WE do backtesting in finance, that is we guess hypotheses/premises and then use previous data to verify it. https://en.wikipedia.org/wiki/Backtesting. https://www.investopedia.com/terms/b/backtesting.asp#:~:text=Backtesting%20is%20the%20general%20method,to%20employ%20it%20going%20forward. Is backtesting inductive or deductive reasoning ( here we have a hypotheses/premises first so I am confused) ?
Backtesting would generally be considered a form of inductive reasoning rather than deductive reasoning. Deductive reasoning involves drawing conclusions that are guaranteed to logically follow from stated premises. For example:
Premise 1: All men are mortal. Premise 2: Socrates is a man. Conclusion: Therefore, Socrates is mortal.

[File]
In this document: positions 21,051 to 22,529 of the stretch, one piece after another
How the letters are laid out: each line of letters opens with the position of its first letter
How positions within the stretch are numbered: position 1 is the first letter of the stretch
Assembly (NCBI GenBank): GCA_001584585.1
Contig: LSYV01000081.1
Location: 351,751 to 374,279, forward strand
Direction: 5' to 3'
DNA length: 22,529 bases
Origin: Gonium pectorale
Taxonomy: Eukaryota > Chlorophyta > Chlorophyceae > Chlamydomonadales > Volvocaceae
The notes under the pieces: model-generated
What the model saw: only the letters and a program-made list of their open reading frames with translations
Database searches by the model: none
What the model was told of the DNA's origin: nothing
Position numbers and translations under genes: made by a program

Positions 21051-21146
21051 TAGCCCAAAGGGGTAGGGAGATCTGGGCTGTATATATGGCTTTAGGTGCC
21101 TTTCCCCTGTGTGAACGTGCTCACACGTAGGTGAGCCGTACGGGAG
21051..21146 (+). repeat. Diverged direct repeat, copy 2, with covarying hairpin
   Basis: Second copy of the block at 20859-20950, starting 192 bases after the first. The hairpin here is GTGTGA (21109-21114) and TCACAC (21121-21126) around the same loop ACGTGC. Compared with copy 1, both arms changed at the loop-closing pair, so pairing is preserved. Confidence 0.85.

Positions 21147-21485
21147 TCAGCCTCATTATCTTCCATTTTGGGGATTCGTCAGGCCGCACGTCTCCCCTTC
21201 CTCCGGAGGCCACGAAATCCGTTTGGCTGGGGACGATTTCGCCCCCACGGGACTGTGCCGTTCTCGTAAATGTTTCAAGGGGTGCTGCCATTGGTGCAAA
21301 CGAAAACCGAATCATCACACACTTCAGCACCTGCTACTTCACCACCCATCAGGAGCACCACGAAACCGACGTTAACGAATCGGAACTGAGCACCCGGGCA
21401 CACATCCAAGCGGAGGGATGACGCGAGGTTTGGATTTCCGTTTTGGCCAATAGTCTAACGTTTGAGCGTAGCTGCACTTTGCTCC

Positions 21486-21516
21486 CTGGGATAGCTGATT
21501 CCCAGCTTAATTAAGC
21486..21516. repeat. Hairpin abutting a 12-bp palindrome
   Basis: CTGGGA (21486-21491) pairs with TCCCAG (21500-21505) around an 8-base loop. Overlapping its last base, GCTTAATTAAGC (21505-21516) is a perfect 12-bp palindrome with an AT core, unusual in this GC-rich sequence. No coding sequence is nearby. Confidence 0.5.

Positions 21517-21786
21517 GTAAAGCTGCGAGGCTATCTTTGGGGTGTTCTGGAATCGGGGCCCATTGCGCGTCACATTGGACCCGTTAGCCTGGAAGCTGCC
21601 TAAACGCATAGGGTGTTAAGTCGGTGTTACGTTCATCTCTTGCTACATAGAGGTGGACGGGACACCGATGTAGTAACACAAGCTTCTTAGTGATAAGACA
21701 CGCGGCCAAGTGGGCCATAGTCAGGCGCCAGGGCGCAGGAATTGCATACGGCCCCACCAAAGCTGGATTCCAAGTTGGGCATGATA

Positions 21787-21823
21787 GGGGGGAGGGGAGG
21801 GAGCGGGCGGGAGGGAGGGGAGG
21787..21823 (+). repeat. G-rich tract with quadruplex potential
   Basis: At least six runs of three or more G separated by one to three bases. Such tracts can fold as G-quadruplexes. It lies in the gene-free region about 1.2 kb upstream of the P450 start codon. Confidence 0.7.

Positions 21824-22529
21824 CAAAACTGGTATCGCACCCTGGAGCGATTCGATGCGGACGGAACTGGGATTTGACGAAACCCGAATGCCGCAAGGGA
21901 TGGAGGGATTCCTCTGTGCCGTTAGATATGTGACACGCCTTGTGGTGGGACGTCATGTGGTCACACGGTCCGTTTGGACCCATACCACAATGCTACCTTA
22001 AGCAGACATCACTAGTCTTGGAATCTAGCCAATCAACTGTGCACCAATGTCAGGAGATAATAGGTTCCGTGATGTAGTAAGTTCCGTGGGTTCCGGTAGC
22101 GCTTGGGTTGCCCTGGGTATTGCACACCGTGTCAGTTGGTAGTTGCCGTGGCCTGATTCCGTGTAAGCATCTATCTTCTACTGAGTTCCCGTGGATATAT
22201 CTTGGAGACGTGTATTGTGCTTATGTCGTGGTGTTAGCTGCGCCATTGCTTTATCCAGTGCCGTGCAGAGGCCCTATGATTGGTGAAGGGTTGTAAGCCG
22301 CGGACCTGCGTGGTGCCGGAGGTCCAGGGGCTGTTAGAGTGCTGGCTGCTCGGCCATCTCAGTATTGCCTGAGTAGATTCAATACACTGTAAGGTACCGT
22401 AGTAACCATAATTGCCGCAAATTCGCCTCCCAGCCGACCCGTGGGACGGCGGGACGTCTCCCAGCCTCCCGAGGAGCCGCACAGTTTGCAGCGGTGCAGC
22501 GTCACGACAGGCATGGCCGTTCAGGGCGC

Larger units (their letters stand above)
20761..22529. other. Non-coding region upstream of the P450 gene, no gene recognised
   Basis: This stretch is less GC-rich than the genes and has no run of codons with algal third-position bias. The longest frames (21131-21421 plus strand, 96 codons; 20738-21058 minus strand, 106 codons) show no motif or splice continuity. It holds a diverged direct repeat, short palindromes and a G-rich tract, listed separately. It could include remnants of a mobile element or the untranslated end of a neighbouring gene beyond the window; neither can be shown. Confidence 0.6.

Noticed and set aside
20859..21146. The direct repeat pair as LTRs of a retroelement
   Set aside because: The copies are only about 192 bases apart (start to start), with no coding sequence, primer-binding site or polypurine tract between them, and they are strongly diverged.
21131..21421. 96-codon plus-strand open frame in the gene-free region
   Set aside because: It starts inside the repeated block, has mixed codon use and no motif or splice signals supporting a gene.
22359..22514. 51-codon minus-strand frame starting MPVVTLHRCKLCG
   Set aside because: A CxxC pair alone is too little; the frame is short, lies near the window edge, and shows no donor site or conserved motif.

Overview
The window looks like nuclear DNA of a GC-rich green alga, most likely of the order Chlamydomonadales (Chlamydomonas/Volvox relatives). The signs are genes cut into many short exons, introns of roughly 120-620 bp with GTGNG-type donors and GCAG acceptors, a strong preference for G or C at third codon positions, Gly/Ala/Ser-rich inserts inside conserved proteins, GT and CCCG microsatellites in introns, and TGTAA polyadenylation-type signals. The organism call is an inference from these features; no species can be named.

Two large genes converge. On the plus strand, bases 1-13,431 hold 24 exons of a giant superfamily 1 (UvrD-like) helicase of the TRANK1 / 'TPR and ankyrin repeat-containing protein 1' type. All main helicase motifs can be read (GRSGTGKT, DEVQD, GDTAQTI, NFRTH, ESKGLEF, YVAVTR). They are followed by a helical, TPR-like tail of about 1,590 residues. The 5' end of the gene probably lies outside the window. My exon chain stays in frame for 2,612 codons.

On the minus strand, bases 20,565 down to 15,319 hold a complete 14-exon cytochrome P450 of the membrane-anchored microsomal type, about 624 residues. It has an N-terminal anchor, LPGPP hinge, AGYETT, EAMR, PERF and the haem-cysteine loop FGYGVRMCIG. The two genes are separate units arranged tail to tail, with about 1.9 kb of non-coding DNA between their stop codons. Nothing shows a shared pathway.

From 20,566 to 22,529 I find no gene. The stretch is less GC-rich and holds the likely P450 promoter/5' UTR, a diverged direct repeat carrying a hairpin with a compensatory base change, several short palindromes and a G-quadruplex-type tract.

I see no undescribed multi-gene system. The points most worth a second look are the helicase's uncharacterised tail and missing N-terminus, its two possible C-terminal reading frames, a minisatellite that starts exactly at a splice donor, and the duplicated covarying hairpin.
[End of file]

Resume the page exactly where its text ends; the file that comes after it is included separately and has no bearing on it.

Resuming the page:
The conclusion necessarily follows from the premises based on the rules of logic.
Inductive reasoning involves making generalizations from specific observations. Conclusions reached via inductive reasoning are probable but not certain. For example:
Observation: The sun has risen every day for as long as we have recorded. Conclusion: The sun will probably rise tomorrow.
The conclusion is likely given the evidence, but not guaranteed. Tomorrow the sun could fail to rise.
Backtesting fits inductive reasoning because it draws probable conclusions about the future from limited past data:
- A trading strategy is hypothesized based on premises.
- The strategy is backtested on historical data.
- If the backtest shows the strategy was profitable in the past, we induce that it will likely be profitable in the future.
However, this conclusion is not guaranteed or certain - the future may differ from the past. So backtesting supports inductive conclusions, unlike deductive reasoning which gives definitive conclusions. The premises alone do not guarantee the strategy will work, we need to gather evidence from data.